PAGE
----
Interview with Claude Lalumière


Where did the idea come from?

“What to Do with the Dead” is part of my Lost Myths series, in which I play around with the various forms of myth storytelling. Other stories in this cycle have appeared on the webzines Reflection’s Edge and Lone Star Stories. There are many more on the way. I hope to do a whole book of these.

How is this story like your other work? How is it different?

In general my Lost Myths are written in a folksy “oral storytelling” style, which is different from the range of voices I usually employ. They also tend to rely on twist endings, not a tactic I tend to use in my other fictions.

How long had you been submitting before you made your first sale?

Three years.

Do you work with a critique or writers group?

For a few years, I worked with The Montreal Commune — Glenn Grant, Yves Meynard, Mark Shainblum, Jean-Louis Trudel, and several others who came and went — but now Elise Moser is my first reader, and sometimes I might have one or two other friends look at near-final drafts.

What authors, if any, have had the most influence on your work?

In no particular order:
J.G. Ballard. The short fiction of Robert Silverberg. Rachel Pollack. Ursula Le Guin, c. 1970-84. R.A. Lafferty. Roger Zelazny, pre-Amber. Geoff Ryman. Paul Di Filippo. Jonathan Carroll. The short fiction of Theodore Sturgeon. Philip José Farmer. Jacques Sternberg. Chuck Palahniuk. The David Pringle era of Interzone. There are others, of course, but those are probably the strongest influences I can identify.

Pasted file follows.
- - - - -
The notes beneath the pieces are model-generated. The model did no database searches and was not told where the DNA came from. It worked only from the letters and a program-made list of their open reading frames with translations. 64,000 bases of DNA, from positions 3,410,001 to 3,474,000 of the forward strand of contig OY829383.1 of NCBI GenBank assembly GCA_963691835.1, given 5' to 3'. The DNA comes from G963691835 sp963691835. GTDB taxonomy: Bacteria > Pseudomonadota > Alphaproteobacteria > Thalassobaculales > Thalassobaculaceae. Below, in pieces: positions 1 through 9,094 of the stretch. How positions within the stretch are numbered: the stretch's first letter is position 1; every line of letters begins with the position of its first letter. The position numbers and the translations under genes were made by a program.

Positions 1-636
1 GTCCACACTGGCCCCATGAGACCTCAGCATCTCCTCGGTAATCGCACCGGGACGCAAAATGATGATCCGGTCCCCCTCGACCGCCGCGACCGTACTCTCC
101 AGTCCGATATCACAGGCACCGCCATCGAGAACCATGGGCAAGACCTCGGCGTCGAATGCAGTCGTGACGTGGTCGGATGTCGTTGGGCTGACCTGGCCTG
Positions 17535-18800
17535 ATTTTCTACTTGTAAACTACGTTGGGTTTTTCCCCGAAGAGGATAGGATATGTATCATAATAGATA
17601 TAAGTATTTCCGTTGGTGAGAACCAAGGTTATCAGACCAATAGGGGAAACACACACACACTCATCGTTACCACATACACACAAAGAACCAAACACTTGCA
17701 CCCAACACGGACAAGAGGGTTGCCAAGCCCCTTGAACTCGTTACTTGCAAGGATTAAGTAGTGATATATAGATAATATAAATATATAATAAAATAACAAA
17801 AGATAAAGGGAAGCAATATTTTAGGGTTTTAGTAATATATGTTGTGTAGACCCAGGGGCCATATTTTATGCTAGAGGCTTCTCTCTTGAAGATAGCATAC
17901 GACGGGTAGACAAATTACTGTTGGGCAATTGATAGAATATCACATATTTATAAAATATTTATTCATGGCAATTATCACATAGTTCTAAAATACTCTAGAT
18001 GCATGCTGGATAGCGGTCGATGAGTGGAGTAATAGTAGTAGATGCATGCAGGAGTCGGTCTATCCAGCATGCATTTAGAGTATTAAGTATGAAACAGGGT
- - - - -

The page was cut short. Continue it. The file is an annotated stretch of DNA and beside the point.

Favorite short story you’ve read recently?

“Beat the Geeks” by Peter Darbyshire, in Tesseracts Eleven, edited by Cory Doctorow & Holly Phillips.

Do you believe in ghosts or the supernatural? Why?

No. Why should I?

Fast food: Yea or Nay?

Well, if it’s vegetarian and healthy, why not? Otherwise, nay.

Name one place in your hometown that you love to go to and would recommend to others to visit.

The Jean-Talon Market.

Is there anything that you would “sell your soul” for?

No soul to sell, but I’m willing to sell it to any sap who thinks there’s something to buy.

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